A sampling of times men made me feel uncomfortable on the subway
Can you please keep your thoughts to yourself?
Living in NYC is probably intimidating to those who aren’t from here. But I’m a New Yorker – born and raised – and I still find that I don’t always feel comfortable or safe traveling in my own city, my backyard.
According to amNewYork, there was a rise of reported subway sex crimes between 2014 and 2015. At the time of the article’s publication last July, there were 343 reported sex offenses that had taken place on subways in 2015. Here are four instances within the last few years that have caused me to feel vulnerable while simply going about my day.
Ash Wednesday isn’t Ask Wednesday
I was 18 and still in high school. I was heading downtown to see my friends. The subway car was still pretty empty as I live towards the end of the line. A man who looked like an MTA worker wearing a neon vest sat across from me. It was Ash Wednesday and he had a messy blob of ash on his forehead. He was looking at me. I ignored his stare and focused on the music I was listening to. Before he got off, he stood up and approached me. I took out one of my earbuds.
“I just wanted to say that you’re really pretty and I was wondering if I could have your number?” he asked.
“Uhm, I’m only 18,” I replied skeptically.
“Well how old do you think I am?” he responded defensively.
“Look, I’m just really not interested,” I said.
He finally walked away and exited the train.
No one is ever ‘asking for it’
I was on my way downtown to class one morning during my Junior year of college. I was wearing my cool denim jacket I had sewed some subversive feminist patches on. On the back was a patch that said “Take Me Out Before You Eat Me Out.” My mom despises that patch to this day, but I think it’s kickass.
The train was approaching the station and I waited on the platform to get on. An older man – probably in his 50s – came up behind me and said, “think I could take you up on that offer?” obviously referring to the patch.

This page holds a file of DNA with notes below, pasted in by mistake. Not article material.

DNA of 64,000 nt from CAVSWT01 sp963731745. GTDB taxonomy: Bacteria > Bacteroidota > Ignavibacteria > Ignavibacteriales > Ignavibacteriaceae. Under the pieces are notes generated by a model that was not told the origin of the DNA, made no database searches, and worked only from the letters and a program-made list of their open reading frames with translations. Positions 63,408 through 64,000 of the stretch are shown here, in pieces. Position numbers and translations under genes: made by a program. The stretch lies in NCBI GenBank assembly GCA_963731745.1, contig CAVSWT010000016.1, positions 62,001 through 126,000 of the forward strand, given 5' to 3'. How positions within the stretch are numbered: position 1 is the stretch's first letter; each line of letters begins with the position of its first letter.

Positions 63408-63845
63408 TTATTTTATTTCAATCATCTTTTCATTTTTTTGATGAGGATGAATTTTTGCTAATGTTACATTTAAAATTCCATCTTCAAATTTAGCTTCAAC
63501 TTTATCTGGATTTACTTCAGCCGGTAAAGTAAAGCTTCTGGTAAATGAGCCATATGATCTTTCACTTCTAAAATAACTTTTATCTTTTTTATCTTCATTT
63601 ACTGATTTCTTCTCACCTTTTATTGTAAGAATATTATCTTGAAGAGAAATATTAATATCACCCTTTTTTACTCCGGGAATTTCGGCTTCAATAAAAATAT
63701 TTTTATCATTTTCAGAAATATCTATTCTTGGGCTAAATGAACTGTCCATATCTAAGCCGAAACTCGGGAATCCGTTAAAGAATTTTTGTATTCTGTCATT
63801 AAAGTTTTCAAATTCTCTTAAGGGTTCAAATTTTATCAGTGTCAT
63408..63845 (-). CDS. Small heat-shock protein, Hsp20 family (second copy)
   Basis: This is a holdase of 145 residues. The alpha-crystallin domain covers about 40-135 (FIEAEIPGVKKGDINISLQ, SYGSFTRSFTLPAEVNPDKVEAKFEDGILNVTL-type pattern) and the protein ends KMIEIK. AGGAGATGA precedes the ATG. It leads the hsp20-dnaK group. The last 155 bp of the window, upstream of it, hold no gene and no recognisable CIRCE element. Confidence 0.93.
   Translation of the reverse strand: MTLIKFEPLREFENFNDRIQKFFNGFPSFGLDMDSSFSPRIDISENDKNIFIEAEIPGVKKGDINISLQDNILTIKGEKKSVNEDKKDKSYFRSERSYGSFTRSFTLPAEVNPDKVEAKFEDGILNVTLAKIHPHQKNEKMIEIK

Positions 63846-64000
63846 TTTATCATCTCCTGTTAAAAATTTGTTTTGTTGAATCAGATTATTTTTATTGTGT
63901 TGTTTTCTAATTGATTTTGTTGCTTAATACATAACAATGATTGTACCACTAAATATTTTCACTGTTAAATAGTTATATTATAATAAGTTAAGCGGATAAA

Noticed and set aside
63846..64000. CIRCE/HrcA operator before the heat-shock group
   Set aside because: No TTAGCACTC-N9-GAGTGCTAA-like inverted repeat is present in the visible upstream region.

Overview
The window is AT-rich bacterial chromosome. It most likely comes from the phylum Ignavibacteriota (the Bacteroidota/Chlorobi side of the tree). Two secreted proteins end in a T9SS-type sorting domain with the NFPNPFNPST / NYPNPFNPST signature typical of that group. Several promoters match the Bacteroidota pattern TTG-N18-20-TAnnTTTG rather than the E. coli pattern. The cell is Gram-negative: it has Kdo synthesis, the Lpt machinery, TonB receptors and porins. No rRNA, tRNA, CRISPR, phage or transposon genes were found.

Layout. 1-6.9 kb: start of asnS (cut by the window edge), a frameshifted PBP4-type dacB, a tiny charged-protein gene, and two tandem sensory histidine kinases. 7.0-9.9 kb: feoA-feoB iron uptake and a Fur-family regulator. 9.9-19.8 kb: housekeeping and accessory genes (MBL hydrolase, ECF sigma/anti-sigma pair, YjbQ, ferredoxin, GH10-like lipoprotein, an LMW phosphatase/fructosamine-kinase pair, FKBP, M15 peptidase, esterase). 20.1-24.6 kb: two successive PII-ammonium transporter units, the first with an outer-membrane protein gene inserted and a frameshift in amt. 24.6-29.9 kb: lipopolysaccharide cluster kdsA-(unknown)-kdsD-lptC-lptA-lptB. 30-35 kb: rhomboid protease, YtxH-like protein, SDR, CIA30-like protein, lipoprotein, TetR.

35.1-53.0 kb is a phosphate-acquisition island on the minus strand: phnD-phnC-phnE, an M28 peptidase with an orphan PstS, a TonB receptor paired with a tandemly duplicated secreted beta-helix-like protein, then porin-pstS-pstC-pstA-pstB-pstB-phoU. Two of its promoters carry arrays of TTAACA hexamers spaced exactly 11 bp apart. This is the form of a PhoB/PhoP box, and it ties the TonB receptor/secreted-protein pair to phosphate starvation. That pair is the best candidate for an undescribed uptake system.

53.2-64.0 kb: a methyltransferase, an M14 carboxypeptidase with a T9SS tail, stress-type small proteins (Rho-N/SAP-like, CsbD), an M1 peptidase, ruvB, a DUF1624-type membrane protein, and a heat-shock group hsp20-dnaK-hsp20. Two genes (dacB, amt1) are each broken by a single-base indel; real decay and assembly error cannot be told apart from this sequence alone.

“No,” I mumbled in a state of panic.
I walked away and made sure to board a different subway car than him.
If you don’t know me, don’t wish me a happy anything
It was New Year’s Day. I was heading home from a friend’s house and a couple stops away from where I get off. The train car was empty except for me and one other man.
“Excuse me, miss,” he yelled across the car.
I didn’t respond, and just focused on my phone.
He started to walk towards me. “Excuse me, miss? Happy New Years,” he said.
I still didn’t acknowledge him, and then he sat directly across from me.
“I just wanna wish you a happy New Years,” he said again.
I didn’t answer, and he continued to sit there for a few seconds, waiting for me to reply.
He eventually got up and got off the subway.
Not to make assumptions, but…
I was on my way to class during my senior year of college. It was rush hour and the train was packed with the exception of two seats on either side of a homeless man. He seemed pretty docile, not talking or carrying anything with him. As I didn’t want to stigmatize the homeless, I sat down next to him, between him and another man who was on the edge of the row. When that man got up, I slid over and took his seat because I prefer to be on the edge of rows of subway seats.
At the next stop, the homeless man slid closer to me.
I was now between him and the metal wall of the subway car. I began to notice he smelled like urine. I started to freak out mentally. Why did he get closer to me? I felt trapped between him, the wall, and all the people standing around us.
I got off the train five stops early and transferred to the express line, just because I feared what might happen next, especially with all the news of “Subway Slashers” that were emerging.